Removing the compacted gravel/soil mix is challenging, and requires undercutting the mixture with an 8-inch scraper blade before shovelling the material out by hand.

Removing the material from site presents further challenges.  Placing a skip on the road would be prohibitively expensive (£87 for a lisence, £251 for the first week of a parking bay suspension, £450 a week for every week therafter). The only practical option is small skips housed within the Garden compound.

Powered machinery is not practical onsite due to the proximity to trees (that would need to be fenced off for such works), chance of further damaging the underlying path surface, and limitations with regards to waste storage capacity.

Material can't be topped-up, and is not easily removed.
The exposed path and edging looks much nicer, and more befitting of a Victorian Garden.

Plan of Approach: One Zone at a Time

A 4 yard skip can fit in the Garden’s compound allowing for 4-5 tonnes of material to be removed at a time, for £200-280 per skip.

The Garden Secretary is currently volunteering circa 5 hours a week to remove the material to  the skip. He is also being assisted by the Garden Caretakers for a few hours each week. 

The intention is to clear zones, one by one with a complete removal of the gravel soil mix in Zones 1-4. In Zones 5 and 6, we will attempt to salvage some gravel for use elsewhere in the Garden.

Immediate Next Steps

Once at least 1 zone is fully uncovered, the Committee will start inviting surfacing contractors to attend site and propose the best long-term solution for the Garden’s path.

Having spoken to these surfacing specialists we will undertake immediate remedial works to the underlying path, including repairing the defects and trench-cuts, levelling drain covers, and flushing out drain pipes.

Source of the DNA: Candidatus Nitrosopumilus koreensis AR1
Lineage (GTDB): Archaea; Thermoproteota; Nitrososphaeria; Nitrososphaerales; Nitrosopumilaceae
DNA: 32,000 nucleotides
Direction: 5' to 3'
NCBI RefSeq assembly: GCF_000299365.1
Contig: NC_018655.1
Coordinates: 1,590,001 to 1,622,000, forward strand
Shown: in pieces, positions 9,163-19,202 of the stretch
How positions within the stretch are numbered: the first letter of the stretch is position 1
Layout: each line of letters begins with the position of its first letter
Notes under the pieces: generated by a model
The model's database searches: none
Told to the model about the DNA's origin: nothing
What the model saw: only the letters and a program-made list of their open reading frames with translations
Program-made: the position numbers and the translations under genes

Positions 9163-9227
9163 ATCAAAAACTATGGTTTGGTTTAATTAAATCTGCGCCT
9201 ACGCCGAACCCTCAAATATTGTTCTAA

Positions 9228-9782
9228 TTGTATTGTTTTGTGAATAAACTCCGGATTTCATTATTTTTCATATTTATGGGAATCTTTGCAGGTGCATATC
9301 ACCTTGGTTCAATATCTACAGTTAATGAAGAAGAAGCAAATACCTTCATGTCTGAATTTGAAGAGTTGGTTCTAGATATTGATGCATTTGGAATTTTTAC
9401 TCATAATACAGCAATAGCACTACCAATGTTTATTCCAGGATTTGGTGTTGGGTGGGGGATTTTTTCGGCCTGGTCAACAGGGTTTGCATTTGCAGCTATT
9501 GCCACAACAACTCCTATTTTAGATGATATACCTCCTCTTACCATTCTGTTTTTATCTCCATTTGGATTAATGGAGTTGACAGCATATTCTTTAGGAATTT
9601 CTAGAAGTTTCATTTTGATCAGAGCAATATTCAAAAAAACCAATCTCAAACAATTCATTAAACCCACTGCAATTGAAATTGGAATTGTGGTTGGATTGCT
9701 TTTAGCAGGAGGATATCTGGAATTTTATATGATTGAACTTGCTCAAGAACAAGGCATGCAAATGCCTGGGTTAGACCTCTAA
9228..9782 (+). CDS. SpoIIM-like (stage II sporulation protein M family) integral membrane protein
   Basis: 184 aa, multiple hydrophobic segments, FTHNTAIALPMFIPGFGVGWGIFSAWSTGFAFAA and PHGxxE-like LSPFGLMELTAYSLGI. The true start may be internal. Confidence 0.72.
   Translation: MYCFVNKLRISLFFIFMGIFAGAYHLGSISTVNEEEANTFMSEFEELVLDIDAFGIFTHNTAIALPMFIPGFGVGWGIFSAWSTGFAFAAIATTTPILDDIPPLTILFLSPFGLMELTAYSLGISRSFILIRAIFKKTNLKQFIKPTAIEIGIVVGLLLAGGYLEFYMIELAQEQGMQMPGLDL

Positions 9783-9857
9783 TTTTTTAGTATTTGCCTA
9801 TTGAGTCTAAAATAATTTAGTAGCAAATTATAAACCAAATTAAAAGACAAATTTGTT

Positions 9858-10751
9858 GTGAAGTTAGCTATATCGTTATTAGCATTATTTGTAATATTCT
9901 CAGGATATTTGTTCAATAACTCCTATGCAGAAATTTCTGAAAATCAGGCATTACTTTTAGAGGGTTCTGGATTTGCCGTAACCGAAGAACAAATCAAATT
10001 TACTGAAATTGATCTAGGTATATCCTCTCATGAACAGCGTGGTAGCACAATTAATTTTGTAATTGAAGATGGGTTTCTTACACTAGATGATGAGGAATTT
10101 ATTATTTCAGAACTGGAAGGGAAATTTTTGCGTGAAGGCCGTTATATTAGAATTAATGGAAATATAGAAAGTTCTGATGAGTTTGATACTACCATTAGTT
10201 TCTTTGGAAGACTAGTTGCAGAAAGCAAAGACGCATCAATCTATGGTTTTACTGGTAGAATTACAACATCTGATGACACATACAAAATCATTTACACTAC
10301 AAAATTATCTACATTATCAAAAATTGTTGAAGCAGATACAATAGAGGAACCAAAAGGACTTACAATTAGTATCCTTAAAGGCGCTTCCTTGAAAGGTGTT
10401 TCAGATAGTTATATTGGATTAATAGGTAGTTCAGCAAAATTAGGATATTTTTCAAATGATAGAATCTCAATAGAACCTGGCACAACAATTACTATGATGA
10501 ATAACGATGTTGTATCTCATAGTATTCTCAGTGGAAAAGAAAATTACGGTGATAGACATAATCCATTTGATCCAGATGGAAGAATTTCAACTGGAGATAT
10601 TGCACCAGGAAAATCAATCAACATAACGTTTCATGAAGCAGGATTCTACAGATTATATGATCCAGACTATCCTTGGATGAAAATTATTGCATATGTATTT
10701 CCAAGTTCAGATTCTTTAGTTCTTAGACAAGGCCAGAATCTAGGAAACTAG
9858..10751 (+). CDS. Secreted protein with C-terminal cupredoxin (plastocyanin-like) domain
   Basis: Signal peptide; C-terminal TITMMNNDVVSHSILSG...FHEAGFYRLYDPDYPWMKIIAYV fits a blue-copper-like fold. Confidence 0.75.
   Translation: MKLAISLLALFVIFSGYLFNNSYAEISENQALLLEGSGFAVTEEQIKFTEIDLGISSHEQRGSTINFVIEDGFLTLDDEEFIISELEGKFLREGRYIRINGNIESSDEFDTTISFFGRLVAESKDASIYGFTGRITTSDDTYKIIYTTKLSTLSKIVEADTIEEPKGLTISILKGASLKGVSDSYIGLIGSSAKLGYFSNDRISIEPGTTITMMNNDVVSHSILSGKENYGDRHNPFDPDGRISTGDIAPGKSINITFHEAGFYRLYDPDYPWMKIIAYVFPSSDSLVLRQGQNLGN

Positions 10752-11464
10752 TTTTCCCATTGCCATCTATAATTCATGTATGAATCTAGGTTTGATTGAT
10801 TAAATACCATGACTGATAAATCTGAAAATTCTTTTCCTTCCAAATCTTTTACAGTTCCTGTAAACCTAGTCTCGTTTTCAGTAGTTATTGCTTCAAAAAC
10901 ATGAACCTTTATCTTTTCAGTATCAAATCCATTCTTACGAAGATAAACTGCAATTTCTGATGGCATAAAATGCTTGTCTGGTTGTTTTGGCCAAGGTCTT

Where we discover cuts / divets / ridges in the path additional warning signage might be required, please bare with us whilst these issues are resolved as efficiently as possible.

Cut from 2021 Irrigation Works in central path - needing repair.
Agriflex is one possible solution to the path resufacing - courtesy of

Potential Future Covering

Once at least 1 zone is fully uncovered, the Committee will start inviting surfacing contractors to attend site and propose the best long-term solution for the Garden’s path. Fortunately the Garden Committee are currently inviting surfacing experts to tender for the playground works, giving an opportunity to discuss the path and future options.

Whilst it will be a future committee’s decision when and how to improve the path, the current committtee are minded to prioritise a:

  1. Permanent solution (not to lumber future committees with works like we are currently undertaking)
  2. Asthetically pleasing surface – a new surface is likely to be required due to cuts and defect in the current surface
  3. Surface requiriring minimal maintenance – the existing surface consumes several hours of the gardeners time each week to clean-up soil or pickup small items from the leaf-blowing. Any future surface should help, not hinder the gardeners.